Thursday, October 28, 2010

You like me, you really, really like me!

This will be short and sweet as I'm hitting the marketing hard for the book. However, I had a funny interview that I want to share with everyone. Please check it out.

For those who want to buy the book and not go through Amazon, Mystic Moon in Scottsdale is now carrying the book. I'll be part of their author series for talks in 2011. Stay tuned.

Also I went to the Empty Bowls event and took my two grand daughters who are 1 and 2 years old. I didn't want the girls breaking pottery so I asked them to point and tell me if they saw something they liked and I would show it to them.

I held one up a bowl for Rosannah (the older girl) to see and Baby Briannah piped up, "I like it!" That's the first sentence I've heard her say. I'm glad it was something positive.

Speaking of liking it, I had visions of Sally Field when I returned from Mystic Moon, the store with my books on the shelf. The words, "You like me, you really really like me," rolled through my brain. A small victory but my cup (or empty bowl) runneth over in happiness.

Friday, October 15, 2010

Can I Have a Little Help From My Friends?

It’s time to celebrate!!! Erase Negativity and Embrace the Magic Within is out and ready for purchase. This one is a paperback (as opposed to the electronic version I emailed you about in March) and is available for $12.99 through You can also order it through and I will donate $1 for each book to prevent skin cancer.

Of course I hope you will buy a copy (or several) and tell your friends, family, coworkers or anyone you think would like to learn how to erase negativity. I have had excellent feedback from the folks who have purchased the book and I truly believe it is something that can have a positive, life-changing effect for those who read it and embrace the message.

However, I really, really, really need your help. I know money is tight for a lot of you and I have come up with a few things that will help me tremendously and won’t cost you anything. Here are a few ways you can help me spread the word.

• Visit one, two or three library websites and request they purchase the book. I need requests to libraries in every state. I also want more people to have access to the book who cannot afford to purchase it.
• Go to Amazon and write a review.
• Call and email your local bookstores and ask them to carry the book. If they get enough requests, they will consider it.
• Post a positive message about the book to your friends on Facebook, My Space, Linked In, or any other social network sites you visit.
• Encourage your friends and family to spread the word as well.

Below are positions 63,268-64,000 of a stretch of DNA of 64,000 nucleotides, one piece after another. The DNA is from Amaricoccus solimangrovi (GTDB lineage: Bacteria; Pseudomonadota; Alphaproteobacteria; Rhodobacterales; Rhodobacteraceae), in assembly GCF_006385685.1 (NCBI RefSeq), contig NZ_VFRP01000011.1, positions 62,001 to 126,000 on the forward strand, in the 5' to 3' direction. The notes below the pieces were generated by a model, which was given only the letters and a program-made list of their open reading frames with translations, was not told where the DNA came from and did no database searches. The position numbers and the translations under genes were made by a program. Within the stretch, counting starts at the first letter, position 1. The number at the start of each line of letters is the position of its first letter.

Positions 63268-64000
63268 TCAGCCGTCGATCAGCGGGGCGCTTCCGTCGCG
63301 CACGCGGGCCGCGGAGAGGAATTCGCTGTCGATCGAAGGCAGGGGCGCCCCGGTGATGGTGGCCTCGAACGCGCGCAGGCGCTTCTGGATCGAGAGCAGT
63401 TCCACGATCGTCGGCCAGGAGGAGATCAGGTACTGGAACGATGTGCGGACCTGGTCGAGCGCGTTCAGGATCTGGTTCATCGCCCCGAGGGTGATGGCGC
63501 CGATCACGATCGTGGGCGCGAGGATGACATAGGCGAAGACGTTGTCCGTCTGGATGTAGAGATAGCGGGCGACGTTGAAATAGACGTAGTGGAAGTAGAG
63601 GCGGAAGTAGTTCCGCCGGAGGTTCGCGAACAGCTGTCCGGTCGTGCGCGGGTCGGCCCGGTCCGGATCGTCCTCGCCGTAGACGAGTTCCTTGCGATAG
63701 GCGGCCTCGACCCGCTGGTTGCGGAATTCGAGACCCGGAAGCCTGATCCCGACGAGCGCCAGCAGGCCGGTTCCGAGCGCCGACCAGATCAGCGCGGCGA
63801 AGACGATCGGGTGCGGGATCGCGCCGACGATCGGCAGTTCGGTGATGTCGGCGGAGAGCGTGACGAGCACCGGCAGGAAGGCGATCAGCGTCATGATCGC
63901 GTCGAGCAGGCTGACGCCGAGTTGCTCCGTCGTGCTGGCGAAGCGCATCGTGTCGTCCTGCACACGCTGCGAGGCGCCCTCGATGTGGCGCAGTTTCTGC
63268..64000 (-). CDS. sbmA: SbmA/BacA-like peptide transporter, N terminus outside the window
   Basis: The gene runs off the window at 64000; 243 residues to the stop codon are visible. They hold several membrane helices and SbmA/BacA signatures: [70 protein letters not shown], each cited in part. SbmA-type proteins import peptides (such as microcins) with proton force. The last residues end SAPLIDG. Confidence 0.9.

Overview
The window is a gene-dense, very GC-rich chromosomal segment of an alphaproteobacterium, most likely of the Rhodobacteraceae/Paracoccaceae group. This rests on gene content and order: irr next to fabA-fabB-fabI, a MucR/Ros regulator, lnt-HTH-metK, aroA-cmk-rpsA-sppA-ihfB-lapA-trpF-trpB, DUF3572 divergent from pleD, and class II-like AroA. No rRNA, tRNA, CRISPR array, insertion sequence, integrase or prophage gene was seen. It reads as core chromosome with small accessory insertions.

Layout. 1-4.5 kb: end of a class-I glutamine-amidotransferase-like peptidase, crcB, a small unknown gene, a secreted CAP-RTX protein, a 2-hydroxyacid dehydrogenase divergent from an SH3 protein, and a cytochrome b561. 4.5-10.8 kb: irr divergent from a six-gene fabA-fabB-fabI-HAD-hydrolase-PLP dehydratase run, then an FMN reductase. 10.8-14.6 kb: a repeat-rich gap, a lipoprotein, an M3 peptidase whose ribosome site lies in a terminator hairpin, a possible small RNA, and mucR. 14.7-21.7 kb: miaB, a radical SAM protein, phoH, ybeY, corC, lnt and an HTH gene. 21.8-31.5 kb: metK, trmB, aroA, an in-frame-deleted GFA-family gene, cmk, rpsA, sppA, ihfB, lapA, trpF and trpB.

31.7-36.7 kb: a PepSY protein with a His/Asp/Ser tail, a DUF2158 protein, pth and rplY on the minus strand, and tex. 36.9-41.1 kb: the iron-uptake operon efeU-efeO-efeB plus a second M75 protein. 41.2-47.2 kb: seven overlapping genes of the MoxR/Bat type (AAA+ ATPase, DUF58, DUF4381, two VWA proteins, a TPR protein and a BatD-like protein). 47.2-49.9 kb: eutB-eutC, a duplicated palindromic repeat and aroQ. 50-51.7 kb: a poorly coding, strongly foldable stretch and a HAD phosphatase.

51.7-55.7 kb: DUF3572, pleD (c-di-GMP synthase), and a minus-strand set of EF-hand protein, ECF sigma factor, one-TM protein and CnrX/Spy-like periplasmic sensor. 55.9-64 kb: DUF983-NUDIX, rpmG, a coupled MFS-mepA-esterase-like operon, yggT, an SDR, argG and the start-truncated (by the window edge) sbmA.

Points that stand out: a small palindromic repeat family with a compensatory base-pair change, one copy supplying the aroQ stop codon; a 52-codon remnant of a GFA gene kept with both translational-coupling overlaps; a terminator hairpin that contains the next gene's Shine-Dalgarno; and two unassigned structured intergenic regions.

• If you are a member of an organization that books speakers, I would be happy to speak on the Erase Negativity topic. Just let me know.
• If you have a website that takes orders and you place my book on your website, I can offer a commission and I will donate $1 for every book sold to the charity of your choice (I do have to approve the charity though.)

I am doing all the marketing myself. I don’t have a lot of money, but I do have a lot of great friends and family members. If you could help me with this, I really believe we can make a positive difference in the world. Also, thank you so much for your encouragement and assistance. It hasn’t been easy to go for years (okay decades) to publish my first book, but it just goes to show that persistence pays off.

Many thanks,

Sally Marks

Saturday, October 9, 2010

Say "No Thanks" to Holiday Negativity

I was on Cat’s Tales, a blog talk radio show last night. The discussion was on the importance of optimism and how to overcome negativity. I hope you can listen in. Here’s the link.

One of the tips I give in the valiant quest to overcome grouchiness is to avoid nasty people. This is easier said than done, particularly during the holidays when forced family gatherings are the norm. Thanksgiving, Christmas, and sometimes even Halloween can be a time when you are face to fork with negative folks who share your DNA.

I wouldn’t say my relatives are particularly negative, although a few are. However, the sarcasm gene runs strong in my family. In fact I think I got a double dose of it. For instance, my mother was a lousy cook. She preferred cigarettes and coffee to developing any culinary skills, so we all assumed food came in two varieties – raw and burnt. She was the butt of numerous jokes. When one of us wanted the bowl of mashed potatoes we would ask, “One lump or two.”

Now the tables have turned and I am the recipient of a few unkind witticisms. The story of my attempt at making gravy for our Thanksgiving feast will live forever in my in-law’s hearts. The darn gravy wouldn’t thicken and not being a patient cook, I shoveled enough flour in the pot to stock a shelf in Walmart. Anyway, the gravy bubbled into some strange mass and I tell everyone it is now a sculpture in the backyard.

I take the kidding in stride because I do not define myself by my expertise as a chef. Gravy is not a regular item on the menu at the house. I grew up on the stuff, but once I left home I rarely made it. If I’m going to clog my arteries, I’d rather do it with chocolate. So it doesn’t hit a nerve if people want to tease me about my cooking.
However, other sarcastic jibes hit closer to the bone. Family favorites were my quest for a job. It took me 13 years to earn my Bachelor’s degree in journalism and after I graduated I searched in vain for 9 months before I landed my first professional job. Once I had the job nobody asked me about it, but while I was unsuccessful in my attempts, the queries abounded.

That was a long time ago. Since that time I have acquired better coping skills, I’ve developed a more positive outlook, and I learned a few pointers that I would like to share with you.

• If someone has a negative comment, ask for their help in solving it. If they think you’re too fat, ask them to walk with you after dinner. Or better yet, tell them you have a two for one coupon to join a gym and you would love for them to accompany you.